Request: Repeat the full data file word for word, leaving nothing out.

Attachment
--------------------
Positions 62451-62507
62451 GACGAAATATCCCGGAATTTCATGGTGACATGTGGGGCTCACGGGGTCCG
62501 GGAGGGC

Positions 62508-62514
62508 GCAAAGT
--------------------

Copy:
Positions 62451-62507
62451 GACGAAATATCCCGGAATTTCATGGTGACATGTGGGGCTCACGGGGTCCG
62501 GGAGGGC

Positions 62508-62514
62508 GCAAAGT